He also reminded his audience that Israeli and U.S. history underscored why both countries have a deep and abiding interest in avoiding war.

“We all prefer to resolve this issue diplomatically. Having said that, Iran’s leaders should have no doubt about the resolve of the United States, just as they should not doubt Israel’s sovereign right to make its own decisions about what is required to meet its security needs. I have said that when it comes to preventing Iran from obtaining a nuclear weapon, I will take no options off the table, and I mean what I say. That includes all elements of American power.” But Obama was making the case that those most concerned with Israel’s security were obliged to resolve the Iran nuclear issue without war if that was possible. And bashing the drums of war does little to help that effort.

The relatively tepid applause that some of Obama’s key arguments drew was hardly surprising; this wasn’t exactly red-meat to a crowd fired up by talk of doomsday clocks ticking down to midnight and a new Holocaust on the horizon. But Obama’s assessment aligned him with much of the Israeli military and intelligence establishment that has cautioned against launching a military strike on Iran in the near future. After a meeting with Obama following the speech on Sunday, Israel’s President Shimon Peres saluted Obama’s track record of support for Israel, and said “I left with the feeling that he is determined to prevent Iran from obtaining nuclear weapons and he is very serious.”

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Key differences remain, however, particularly since the Israeli red line has been that Iran can’t be allowed to have the capability to build nuclear weapons — which, of course, its current infrastructure gives it, and which it would conceivably maintain even in a certifiably peaceful nuclear program. Those differences determine differing views of diplomacy: Israeli reports, for example, claim that Israel officials have demanded that the U.S. and other Western powers refuse new talks with Iran unless it halts its enrichment of uranium. That may be in line with U.N. Security Council resolutions that Iran has ignored for the past six years, but — or rather because of Iran’s defiance of that demand — it has been recognized in diplomatic efforts until now that it’s not a tenable precondition, even if it remains the goal that Western powers would pursue through a diplomatic process.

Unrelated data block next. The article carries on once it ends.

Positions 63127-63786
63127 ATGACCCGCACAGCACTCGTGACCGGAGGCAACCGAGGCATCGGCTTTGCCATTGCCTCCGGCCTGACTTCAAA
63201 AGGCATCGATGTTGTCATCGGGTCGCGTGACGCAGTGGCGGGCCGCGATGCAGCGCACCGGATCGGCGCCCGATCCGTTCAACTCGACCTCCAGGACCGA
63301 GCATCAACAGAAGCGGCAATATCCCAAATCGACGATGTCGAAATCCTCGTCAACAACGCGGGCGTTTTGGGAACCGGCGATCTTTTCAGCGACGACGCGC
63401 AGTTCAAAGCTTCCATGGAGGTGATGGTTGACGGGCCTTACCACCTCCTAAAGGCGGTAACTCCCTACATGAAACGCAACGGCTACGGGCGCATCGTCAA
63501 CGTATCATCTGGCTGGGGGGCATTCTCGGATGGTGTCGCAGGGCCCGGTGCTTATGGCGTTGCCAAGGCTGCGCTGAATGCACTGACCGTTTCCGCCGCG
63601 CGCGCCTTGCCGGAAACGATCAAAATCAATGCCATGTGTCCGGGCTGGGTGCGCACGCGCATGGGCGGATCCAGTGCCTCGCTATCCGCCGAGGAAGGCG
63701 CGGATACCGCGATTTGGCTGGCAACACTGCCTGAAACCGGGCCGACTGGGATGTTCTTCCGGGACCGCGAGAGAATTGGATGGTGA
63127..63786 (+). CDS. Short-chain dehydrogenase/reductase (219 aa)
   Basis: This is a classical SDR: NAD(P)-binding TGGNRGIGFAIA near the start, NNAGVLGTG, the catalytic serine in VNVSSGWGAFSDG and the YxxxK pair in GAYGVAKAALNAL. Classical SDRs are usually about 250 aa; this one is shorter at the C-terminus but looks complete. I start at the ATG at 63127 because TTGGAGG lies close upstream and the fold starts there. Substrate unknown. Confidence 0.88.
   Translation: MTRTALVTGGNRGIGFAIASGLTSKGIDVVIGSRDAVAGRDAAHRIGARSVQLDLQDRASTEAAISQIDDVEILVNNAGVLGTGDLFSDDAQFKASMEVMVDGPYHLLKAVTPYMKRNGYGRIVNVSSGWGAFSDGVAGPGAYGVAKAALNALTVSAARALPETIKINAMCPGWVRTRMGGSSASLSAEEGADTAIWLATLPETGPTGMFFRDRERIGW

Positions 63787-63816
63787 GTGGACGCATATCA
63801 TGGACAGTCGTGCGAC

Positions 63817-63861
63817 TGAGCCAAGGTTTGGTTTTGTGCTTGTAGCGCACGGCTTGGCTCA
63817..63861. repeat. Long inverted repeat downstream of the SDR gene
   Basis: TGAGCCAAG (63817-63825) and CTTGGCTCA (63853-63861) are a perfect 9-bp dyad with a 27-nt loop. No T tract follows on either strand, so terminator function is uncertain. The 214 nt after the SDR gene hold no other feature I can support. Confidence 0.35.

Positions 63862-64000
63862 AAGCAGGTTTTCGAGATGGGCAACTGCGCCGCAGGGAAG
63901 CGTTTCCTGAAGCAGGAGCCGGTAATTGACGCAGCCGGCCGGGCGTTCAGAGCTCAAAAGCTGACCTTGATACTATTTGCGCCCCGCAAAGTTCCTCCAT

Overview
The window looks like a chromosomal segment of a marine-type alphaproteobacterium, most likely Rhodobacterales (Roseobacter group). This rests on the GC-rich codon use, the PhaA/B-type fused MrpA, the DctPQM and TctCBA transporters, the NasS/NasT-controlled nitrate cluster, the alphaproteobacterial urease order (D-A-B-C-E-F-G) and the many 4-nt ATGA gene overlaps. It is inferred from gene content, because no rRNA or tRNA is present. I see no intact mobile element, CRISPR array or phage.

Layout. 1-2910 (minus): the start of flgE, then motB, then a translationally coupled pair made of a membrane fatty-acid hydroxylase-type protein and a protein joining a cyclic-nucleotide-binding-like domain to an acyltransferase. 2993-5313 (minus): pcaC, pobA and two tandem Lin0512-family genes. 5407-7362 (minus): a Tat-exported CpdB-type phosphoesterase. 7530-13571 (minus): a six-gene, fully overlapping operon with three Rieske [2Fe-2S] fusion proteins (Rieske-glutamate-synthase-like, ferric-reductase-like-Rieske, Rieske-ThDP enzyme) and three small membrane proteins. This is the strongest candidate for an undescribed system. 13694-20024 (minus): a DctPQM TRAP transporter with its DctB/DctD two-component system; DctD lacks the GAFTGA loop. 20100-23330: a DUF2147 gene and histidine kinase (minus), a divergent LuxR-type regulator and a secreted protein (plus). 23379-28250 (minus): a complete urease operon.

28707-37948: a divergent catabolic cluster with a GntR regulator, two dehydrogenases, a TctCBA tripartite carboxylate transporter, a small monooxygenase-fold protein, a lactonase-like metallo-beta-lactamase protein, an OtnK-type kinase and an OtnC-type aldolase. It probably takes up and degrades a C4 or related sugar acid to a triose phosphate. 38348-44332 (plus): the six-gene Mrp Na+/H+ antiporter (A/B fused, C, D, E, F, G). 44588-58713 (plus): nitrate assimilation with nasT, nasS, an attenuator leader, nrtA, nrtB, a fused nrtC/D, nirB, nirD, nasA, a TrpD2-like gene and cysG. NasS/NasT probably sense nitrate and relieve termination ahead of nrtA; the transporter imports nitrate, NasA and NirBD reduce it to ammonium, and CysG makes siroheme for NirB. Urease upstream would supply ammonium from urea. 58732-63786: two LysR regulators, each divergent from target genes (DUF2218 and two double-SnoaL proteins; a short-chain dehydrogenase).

Just as Obama has made clear his views that military strikes and threats against Iran are unproductive right now, it’s unlikely that the Israelis will refrain from making clear the pitfalls and perils they see in the sanctions-and-diplomacy strategy that Obama hopes to pursue in the coming months. Monday’s meeting, then, may also be an exercise in damage limitation, both sides recognizing the need to present a united front. Haaretz reports that earlier plans for the two sides to issue a joint statement after the Obama-Netanyahu White House meeting appear to have been shelved.

Still, Obama also gave Netanyahu plenty to cheer about, declaring his support for Israel’s freedom of action and his support for its right and capability to “defend itself, by itself”. That certainly allows Israel to maintain its threat to take military action, despite the skepticism of that option in Washington and in Israel’s security establishment. Obama also largely hewed to Netanyahu’s line on the stalled peace process, making demands of the Palestinians while eschewing all talk of halting settlements and the like, and simply encouraging Israel “to be resolute in the pursuit of peace”. No new initiatives from Washington to revive a comatose peace process are expected in the foreseeable future. But on the Iran front, the focus appears to be on letting sanctions take effect and ramping up diplomatic efforts to seek a peaceful outcome.